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[Comment: Unfortunately, it is becoming routine in the US that doctors (or others) who kill are aquitted or not charged at all. This leads to defacto euthanasia without changing laws against euthanasia/assisted suicide. A few years ago in Missouri, a prosector wanted to bring charges against a family that admitted “helping” their mother with a lethal overdose However, the outcry by supporters convinced him that he could not find a jury that would convict so he dropped the charges. I’m afraid that the public seduced by pro-assisted suicide arguments of “compassion” has no idea how dangerous this is. N. Valko RN]

A GP cleared of murdering three patients has broken his long silence to admit that he did hasten their deaths as well as those of dozens of others in his care. Dr Howard Martin, once feared to be a “second Harold Shipman”, told The Daily Telegraph that he gave what proved to be fatal doses of painkillers to elderly and terminally ill patients.

But he said he only acted out of “compassion” and was merely trying to limit their suffering rather than “playing God”.

He disclosed that, in two cases, he hastened the deaths of patients without their permission, while one of those to whom he administered a final injection was his son, Paul, 31, when he was dying from cancer in May 1988.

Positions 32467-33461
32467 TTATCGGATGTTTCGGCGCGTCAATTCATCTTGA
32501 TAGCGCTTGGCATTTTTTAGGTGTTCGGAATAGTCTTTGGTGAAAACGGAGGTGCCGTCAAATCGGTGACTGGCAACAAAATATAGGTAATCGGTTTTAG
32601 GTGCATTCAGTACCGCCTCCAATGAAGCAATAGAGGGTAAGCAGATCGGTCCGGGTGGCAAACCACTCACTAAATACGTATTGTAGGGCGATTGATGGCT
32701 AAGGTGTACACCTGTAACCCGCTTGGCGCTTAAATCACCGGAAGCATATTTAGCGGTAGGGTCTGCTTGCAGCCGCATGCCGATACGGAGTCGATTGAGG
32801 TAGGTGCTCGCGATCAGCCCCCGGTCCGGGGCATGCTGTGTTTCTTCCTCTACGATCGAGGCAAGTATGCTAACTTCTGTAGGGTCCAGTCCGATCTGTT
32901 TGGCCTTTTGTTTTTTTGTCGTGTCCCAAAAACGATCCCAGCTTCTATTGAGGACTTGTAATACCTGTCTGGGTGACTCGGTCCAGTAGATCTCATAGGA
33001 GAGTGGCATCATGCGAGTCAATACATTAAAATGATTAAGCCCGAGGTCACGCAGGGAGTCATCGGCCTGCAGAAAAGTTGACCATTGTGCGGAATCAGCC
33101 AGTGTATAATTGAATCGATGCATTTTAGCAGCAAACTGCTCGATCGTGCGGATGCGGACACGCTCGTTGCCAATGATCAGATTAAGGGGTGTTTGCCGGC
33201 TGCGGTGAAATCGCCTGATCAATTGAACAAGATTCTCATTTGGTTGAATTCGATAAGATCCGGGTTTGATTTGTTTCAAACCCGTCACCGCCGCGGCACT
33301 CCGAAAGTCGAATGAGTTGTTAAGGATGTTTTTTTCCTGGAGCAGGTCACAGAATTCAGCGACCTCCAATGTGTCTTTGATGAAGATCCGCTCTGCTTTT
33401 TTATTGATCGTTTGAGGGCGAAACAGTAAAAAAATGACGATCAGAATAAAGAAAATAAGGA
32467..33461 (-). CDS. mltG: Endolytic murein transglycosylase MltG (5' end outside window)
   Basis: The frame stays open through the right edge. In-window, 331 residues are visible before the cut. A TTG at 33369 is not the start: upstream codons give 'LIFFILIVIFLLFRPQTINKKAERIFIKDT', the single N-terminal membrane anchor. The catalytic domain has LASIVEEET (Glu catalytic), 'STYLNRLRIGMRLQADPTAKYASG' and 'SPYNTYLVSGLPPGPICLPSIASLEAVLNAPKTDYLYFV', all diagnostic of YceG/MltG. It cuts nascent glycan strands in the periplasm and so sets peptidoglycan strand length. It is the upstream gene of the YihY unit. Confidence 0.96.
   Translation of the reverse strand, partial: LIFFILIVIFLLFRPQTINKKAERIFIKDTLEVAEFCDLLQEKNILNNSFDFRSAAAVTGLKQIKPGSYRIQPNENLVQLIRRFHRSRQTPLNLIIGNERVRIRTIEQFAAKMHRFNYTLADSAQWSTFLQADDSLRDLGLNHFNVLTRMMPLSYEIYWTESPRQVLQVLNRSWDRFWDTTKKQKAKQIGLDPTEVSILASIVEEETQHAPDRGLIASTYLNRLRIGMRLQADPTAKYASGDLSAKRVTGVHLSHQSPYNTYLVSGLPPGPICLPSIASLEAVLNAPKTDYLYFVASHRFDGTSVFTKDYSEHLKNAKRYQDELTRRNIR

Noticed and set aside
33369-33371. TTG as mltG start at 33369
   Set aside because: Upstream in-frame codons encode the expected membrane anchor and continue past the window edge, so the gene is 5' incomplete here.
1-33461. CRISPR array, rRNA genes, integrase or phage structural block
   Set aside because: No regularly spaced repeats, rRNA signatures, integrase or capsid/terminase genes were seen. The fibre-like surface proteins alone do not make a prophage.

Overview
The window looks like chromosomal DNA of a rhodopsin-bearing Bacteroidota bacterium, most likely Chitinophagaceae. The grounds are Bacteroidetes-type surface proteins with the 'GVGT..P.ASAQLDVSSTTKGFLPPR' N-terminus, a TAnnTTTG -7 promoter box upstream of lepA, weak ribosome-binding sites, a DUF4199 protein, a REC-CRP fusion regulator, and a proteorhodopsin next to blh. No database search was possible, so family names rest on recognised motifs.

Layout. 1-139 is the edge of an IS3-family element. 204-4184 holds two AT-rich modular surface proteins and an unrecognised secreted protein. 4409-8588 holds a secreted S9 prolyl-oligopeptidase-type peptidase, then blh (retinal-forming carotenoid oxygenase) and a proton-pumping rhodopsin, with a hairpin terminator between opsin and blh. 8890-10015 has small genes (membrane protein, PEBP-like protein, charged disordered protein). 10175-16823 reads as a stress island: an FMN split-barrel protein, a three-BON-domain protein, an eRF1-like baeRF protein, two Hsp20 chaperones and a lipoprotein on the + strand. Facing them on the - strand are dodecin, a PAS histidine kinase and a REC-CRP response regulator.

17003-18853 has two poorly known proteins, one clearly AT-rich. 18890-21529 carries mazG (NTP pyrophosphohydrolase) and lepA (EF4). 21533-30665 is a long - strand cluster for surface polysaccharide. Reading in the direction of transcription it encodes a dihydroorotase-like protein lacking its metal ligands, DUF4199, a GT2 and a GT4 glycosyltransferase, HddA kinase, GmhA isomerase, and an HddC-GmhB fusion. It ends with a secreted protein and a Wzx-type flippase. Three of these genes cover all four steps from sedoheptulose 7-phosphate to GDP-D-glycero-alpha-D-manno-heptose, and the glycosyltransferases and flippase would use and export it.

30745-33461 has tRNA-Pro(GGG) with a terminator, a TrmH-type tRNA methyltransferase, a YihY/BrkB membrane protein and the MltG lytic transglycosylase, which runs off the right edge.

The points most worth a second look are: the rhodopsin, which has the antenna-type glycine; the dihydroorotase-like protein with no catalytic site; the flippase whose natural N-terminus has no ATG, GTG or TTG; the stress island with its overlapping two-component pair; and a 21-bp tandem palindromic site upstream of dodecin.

Dr Martin, 75, spoke out as the General Medical Council struck him off for professional misconduct, ruling that he had hastened the deaths of 18 patients in “egregious, despicable and dangerous” conduct.

He accepted that his confession put him at risk of “spending the rest of my life in prison” if it prompted police to reopen his case.

He did not talk about what he had done during his triple murder trial, subsequent inquests or the GMC hearing. But Dr Martin said he decided to speak out to call for reform of a system of care, which – he claims – takes the “soft” option of confining the terminally ill to hospitals and hospices rather than allowing them the “dignity” of dying at home with their loved ones.

“A vet would put a dog down, but under the current system a doctor is not allowed to take positive action to help a patient in a humane way,” he said.

“I don’t believe I’ve killed any patients. I believe I’ve made them comfortable in their hour of need. But I am deemed to be arrogant because I used my discretion.

“They want to extrapolate that to say I’m choosing to kill people. It’s not like that. The patients are about to die and I want to make sure they are comfortable. How can a so-called caring society not understand that? How can I be reckless with someone who is about to die?”

Dr Martin, a former Army doctor and police surgeon who qualified in 1958, was arrested in May 2004 in Newton Aycliffe, Co Durham, at one of his three surgeries. Relations of an elderly cancer patient raised concerns with police after his death and a post mortem examination showed high levels of diamorphine in his system.

The doctor was suspended by the medical watchdog and, after more bodies were exhumed, he was charged with murdering three former patients.

Shipman, Britain’s most prolific serial killer with an estimated 258 victims, once briefly worked as a locum at Dr Martin’s practice.

Dr Martin stood trial at Teesside Crown Court but was found not guilty of killing Frank Moss, 59, Stanley Weldon and Harry Gittins, both 74.